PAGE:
Ferguson's future is a distraction

Guy Hodgson on a vital weekend for the Premiership's title-chasing clubs
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The Independent Online
Manchester United and Selhurst Park, it seems, come together and make a volatile concoction. On the first return to the ground where Eric Cantona performed football's most infamous scissors kick, trouble could be brewing again.

Attention today had expected to fall on the Frenchman who leads United's attempt to overhaul the Premiership leaders, Newcastle, against Wimbledon just over a year since he assaulted a spectator at Selhurst Park. Instead his manager, Alex Ferguson, is threatening to divert the media's gaze away from the pitch.

Suggestions that the club were stalling negotiations over a contract to supplement the current one which ends next year were not denied by Ferguson. "I approached the club last summer," he said, "and the matter was put back to January. Now I don't know what's happening. In a perfect world I would like to spend the rest of my career at Old Trafford, but I can't stay without a contract."

Ferguson was also adamant that United will have their own security presence today despite warnings from Selhurst Park that Ned Kelly, Cantona's minder in away matches since his return from suspension on 1 October, would not be allowed in the players' tunnel. "Ned Kelly is part of the official party; they can't stop him," he said. "If we choose to have him on the bench, it's our decision."

All of which overshadowed United's preparations for a match they need to win if they are to cause Newcastle the slightest concern. Runaway Premiership leaders, they entertain Sheffield Wednesday today without the suspended David Ginola and Darren Peacock but seemingly oblivious to tension.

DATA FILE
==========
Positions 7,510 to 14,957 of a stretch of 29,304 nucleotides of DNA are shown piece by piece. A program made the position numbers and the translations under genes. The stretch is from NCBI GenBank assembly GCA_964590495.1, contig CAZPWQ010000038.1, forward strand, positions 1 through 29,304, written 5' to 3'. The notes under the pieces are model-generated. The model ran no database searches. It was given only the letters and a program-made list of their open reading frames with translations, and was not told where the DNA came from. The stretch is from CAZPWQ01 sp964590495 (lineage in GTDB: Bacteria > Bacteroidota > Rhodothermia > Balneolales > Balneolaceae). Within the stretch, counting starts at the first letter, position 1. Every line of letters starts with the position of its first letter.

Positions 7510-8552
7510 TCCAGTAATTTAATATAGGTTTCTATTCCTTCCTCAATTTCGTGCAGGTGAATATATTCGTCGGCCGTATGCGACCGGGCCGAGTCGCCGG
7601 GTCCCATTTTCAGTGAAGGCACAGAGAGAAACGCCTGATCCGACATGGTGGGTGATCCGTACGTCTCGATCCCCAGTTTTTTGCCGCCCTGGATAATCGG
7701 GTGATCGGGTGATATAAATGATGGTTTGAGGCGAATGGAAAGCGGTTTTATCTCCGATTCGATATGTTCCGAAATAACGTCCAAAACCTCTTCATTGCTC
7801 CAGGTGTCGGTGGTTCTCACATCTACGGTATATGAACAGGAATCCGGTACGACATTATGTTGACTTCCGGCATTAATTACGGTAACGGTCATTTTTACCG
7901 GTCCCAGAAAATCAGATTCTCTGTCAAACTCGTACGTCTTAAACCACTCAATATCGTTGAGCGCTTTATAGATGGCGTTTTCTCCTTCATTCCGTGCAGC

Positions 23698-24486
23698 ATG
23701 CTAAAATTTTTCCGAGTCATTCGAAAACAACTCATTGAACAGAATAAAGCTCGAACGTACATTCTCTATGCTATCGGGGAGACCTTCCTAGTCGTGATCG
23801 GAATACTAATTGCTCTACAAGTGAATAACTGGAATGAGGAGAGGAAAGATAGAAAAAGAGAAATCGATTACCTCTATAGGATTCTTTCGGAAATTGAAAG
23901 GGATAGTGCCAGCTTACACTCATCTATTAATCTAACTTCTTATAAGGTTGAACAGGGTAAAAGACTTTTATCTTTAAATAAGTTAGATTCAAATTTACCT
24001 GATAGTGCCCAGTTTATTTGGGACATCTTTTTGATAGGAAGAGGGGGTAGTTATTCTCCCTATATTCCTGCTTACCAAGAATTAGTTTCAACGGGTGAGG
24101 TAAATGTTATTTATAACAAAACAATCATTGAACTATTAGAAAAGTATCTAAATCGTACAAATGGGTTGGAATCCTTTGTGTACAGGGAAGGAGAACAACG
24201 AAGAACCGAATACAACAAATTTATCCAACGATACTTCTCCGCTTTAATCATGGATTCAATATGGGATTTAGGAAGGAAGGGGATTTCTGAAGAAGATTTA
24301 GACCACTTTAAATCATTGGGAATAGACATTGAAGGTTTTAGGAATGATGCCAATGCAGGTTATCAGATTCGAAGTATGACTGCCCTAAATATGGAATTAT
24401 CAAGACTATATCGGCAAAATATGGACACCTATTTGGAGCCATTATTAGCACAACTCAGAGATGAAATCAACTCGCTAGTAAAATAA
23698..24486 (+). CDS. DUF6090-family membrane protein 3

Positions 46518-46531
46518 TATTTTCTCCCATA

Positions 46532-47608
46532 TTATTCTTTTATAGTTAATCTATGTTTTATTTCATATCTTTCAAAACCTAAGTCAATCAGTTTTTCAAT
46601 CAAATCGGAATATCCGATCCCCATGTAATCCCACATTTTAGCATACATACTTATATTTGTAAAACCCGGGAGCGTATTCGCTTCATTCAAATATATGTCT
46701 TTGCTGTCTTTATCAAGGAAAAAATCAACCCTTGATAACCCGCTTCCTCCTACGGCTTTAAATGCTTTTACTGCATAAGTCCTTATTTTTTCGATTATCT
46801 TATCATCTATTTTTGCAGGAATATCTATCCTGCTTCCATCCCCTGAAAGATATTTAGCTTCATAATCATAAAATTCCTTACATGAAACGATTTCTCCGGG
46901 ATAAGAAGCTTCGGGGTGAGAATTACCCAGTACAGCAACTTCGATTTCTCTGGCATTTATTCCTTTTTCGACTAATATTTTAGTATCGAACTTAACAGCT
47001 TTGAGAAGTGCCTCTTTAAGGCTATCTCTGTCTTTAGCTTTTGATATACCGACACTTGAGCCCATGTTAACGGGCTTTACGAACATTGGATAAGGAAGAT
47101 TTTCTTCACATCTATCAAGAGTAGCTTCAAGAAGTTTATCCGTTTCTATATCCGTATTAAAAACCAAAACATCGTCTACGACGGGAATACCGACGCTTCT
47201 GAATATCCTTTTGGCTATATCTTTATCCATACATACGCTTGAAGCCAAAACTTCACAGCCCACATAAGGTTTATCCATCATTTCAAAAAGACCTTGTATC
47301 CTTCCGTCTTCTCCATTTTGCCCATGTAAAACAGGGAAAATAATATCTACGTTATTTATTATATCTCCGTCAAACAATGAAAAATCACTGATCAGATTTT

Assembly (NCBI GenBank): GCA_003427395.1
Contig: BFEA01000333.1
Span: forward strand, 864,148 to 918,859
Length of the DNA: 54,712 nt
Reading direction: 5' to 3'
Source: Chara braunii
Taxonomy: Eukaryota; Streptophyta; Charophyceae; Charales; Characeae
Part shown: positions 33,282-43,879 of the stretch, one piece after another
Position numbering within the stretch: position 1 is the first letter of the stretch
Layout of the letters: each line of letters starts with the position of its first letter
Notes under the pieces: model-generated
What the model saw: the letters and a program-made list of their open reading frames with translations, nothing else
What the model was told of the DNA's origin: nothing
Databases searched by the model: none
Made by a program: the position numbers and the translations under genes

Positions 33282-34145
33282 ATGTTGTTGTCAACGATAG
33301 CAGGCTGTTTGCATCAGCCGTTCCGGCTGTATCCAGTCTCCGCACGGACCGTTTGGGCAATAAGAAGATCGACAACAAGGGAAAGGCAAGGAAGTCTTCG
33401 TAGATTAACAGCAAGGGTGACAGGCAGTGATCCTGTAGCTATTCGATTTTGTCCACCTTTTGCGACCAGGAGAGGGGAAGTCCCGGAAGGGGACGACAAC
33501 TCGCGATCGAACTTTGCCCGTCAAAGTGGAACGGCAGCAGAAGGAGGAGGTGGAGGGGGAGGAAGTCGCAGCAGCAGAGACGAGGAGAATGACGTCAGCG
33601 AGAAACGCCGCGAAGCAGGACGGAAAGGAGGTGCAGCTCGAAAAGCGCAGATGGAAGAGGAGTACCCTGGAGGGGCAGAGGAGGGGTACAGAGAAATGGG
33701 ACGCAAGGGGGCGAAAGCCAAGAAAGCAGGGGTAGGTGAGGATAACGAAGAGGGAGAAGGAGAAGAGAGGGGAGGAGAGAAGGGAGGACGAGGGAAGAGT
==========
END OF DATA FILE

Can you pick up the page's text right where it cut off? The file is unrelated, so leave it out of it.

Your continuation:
"Pressure is when you are down at the bottom fighting relegation," Robert Lee, their England midfield player, said, "not when you're nine points clear with a game in hand. I can't see why we can't extend our lead."

There will be less pressure at Southampton today, too, on Duncan Ferguson. The Scot will be playing in Everton's colours for the first time without the threat of a suspension or a jail sentence to divert his thoughts. A judge this week upheld his appeal against serving the remaining games of a 12-match ban for butting an opponent. "It's been hanging over his head and we are delighted," Joe Royle, his manager, said.

Liverpool, who along with Everton, were given the freedom of their home city this week, will hope their strikers, Stan Collymore and Robbie Fowler, have equal liberty in the Tottenham penalty area.

Having faced the toughest defence in the Premiership, Aston Villa, they now face the team with the best away record, with their manager, Roy Evans, pin-pointing John Barnes rather than his prolific strikers as the key element, in the club's move to second spot.

"He gets our other players going even if he's not having the best of games himself. His influence in the team isn't noticed or appreciated enough by people outside Liverpool."

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